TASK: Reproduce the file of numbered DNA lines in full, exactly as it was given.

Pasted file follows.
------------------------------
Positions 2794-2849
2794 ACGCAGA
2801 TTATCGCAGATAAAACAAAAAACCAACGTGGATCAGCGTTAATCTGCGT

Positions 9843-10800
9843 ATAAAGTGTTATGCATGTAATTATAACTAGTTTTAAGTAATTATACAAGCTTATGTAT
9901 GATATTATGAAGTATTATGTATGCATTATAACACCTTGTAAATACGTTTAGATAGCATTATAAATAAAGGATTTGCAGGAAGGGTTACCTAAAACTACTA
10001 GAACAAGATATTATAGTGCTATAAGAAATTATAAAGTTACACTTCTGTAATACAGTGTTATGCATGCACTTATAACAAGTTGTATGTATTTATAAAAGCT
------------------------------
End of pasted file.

Positions 2794-2849
2794 ACGCAGA
2801 TTATCGCAGATAAAACAAAAAACCAACGTGGATCAGCGTTAATCTGCGT

Positions 9843-10800
9843 ATAAAGTGTTATGCATGTAATTATAACTAGTTTTAAGTAATTATACAAGCTTATGTAT
9901 GATATTATGAAGTATTATGTATGCATTATAACACCTTGTAAATACGTTTAGATAGCATTATAAATAAAGGATTTGCAGGAAGGGTTACCTAAAACTACTA
10001 GAACAAGATATTATAGTGCTATAAGAAATTATAAAGTTACACTTCTGTAATACAGTGTTATGCATGCACTTATAACAAGTTGTATGTATTTATAAAAGCT